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Deutsch Intern
    Data Science Chair

    Our article "Proximity Dimensions and the Emergence of Collaboration: A HypTrails Study on German AI Research" has been accepted

    02/25/2021

    Our article "Proximity Dimensions and the Emergence of Collaboration: A HypTrails Study on German AI Research" has been accepted for publication in the Springer journal Scientrometrics.

    This work leverages the framework HypTrails on the co-author network of German AI researchers to explorate and rank different arguments for collaboration. The work is called an excellent paper not only for the study of AI in Germany but also for the development of novel tools and approaches to analyze collaboration in other S&T disciplines. 

    This collaborative work has been developed within the REGIO project with the help of our partners of INCHER Kassel, the  IBI located at Humbold University of Berlin and the L3S Research Center.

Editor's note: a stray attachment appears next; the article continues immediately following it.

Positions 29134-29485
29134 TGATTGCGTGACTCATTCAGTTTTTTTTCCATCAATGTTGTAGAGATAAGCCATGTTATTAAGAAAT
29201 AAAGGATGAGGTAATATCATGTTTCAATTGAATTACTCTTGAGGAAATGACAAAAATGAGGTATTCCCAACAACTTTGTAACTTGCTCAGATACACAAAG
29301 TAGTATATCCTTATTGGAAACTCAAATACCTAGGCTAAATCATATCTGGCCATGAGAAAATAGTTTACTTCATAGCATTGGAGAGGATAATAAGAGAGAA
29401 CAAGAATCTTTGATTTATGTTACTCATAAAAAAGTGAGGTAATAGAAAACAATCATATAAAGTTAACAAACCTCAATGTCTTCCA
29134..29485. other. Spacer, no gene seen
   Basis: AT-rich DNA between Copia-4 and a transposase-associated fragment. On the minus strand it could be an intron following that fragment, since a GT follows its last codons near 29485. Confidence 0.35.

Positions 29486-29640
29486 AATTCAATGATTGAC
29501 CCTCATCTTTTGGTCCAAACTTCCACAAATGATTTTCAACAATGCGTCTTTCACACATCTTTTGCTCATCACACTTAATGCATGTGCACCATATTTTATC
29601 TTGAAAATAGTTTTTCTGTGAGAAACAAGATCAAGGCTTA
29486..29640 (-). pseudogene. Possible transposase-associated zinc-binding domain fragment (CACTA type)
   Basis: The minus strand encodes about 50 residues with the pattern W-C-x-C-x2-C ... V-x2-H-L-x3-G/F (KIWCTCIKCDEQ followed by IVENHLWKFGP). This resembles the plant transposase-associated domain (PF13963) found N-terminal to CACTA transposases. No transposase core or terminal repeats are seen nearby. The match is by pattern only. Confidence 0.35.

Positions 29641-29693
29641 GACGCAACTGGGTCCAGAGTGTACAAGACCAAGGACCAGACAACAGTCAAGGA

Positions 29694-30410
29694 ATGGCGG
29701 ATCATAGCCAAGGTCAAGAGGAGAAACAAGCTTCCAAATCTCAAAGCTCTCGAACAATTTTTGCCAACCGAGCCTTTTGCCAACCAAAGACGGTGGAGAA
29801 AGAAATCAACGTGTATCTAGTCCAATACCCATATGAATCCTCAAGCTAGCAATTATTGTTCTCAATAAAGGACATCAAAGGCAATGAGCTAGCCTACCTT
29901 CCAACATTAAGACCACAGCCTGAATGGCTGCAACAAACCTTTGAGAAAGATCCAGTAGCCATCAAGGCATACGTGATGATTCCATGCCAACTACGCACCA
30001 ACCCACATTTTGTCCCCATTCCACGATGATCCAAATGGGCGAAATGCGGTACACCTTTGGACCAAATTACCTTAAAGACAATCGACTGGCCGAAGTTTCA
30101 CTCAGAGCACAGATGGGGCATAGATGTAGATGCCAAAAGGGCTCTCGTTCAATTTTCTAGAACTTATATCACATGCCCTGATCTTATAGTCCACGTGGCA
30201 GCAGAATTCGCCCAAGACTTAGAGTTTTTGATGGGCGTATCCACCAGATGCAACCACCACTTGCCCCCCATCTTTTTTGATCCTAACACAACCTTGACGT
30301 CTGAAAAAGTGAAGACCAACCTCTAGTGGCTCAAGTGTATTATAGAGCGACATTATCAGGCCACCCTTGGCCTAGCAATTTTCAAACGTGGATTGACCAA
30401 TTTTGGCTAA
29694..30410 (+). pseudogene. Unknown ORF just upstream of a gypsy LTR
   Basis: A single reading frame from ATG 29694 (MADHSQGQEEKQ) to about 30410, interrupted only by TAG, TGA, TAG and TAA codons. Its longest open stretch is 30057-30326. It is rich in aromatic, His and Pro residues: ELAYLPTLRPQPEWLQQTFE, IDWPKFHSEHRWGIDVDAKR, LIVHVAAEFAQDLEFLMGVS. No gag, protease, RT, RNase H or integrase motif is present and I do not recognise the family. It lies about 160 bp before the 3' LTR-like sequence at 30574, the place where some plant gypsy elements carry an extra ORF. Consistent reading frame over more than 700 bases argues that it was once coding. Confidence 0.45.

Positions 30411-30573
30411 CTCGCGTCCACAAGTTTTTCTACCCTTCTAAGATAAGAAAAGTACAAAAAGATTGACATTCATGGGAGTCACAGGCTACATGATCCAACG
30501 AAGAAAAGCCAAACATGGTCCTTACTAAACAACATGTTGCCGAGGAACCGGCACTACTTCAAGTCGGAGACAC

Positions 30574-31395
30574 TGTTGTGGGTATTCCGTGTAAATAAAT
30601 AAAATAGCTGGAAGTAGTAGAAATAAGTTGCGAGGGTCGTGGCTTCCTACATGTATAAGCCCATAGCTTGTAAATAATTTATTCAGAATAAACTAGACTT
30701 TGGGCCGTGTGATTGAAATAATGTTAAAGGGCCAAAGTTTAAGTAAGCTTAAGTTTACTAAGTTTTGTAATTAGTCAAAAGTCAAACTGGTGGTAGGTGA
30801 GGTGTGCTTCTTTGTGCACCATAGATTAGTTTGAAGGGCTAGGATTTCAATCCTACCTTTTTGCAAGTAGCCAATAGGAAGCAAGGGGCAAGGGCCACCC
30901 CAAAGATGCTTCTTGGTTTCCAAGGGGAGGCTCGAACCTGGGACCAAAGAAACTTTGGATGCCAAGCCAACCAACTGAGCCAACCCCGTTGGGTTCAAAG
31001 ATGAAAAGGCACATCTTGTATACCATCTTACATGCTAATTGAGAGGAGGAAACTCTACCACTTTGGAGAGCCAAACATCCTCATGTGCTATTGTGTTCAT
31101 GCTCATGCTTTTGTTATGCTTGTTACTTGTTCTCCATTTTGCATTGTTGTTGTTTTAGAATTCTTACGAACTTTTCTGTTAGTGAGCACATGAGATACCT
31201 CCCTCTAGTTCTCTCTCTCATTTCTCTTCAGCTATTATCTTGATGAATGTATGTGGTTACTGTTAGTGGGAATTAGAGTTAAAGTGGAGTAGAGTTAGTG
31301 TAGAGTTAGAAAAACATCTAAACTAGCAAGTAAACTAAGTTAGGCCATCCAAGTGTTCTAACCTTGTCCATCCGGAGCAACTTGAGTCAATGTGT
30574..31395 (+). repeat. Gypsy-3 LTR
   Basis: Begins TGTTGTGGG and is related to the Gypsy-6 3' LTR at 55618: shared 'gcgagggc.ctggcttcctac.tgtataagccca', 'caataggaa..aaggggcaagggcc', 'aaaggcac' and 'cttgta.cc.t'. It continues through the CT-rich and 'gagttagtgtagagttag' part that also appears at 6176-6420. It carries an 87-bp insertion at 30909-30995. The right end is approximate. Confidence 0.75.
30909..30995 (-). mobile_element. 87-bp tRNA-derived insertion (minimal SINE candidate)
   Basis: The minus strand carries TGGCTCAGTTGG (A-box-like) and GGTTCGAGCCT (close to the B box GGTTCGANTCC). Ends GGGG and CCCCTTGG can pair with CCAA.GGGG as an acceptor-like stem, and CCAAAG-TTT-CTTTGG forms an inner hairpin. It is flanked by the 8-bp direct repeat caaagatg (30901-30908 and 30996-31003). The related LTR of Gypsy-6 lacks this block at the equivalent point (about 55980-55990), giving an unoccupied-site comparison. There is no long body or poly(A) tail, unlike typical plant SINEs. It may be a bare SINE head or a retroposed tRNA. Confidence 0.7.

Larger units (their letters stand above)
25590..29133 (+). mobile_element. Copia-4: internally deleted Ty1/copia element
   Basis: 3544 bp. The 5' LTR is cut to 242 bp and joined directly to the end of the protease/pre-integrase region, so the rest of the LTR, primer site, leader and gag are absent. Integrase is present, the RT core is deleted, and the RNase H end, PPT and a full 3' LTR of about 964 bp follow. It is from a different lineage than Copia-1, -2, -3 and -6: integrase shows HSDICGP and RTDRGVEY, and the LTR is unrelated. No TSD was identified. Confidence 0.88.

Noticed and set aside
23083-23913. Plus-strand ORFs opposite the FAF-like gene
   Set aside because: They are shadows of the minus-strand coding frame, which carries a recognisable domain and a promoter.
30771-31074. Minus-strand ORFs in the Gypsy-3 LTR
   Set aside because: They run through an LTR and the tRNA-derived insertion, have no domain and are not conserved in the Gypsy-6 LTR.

Abstract

    Creation and exchange of knowledge depends on collaboration. Recent work has suggested that the emergence of collaboration frequently relies on geographic proximity. However, being  co-located tends to be associated with other dimensions of proximity, such as social ties or a shared organizational environment. To account for such factors, multiple dimensions of proximity have been proposed, including cognitive, institutional, oganizational, social and geographical proximity. Since they strongly interrelate, disentangling these dimensions and their respective impact on collaboration is challenging. To address this issue, we propose various methods for measuring different dimensions of proximity. We then present an approach to compare and rank them with respect to the extent to which they indicate co-publications and co-inventions. We adapt the \emph{HypTrails} approach, which was originally developed to explain human navigation, to co-author and co-inventor graphs.  We evaluate this approach on a subset of the German research community, specifically academic authors and inventors active in research on artificial intelligence (AI). We find that social proximity and cognitive proximity are more important for the emergence of collaboration than geographic proximity.

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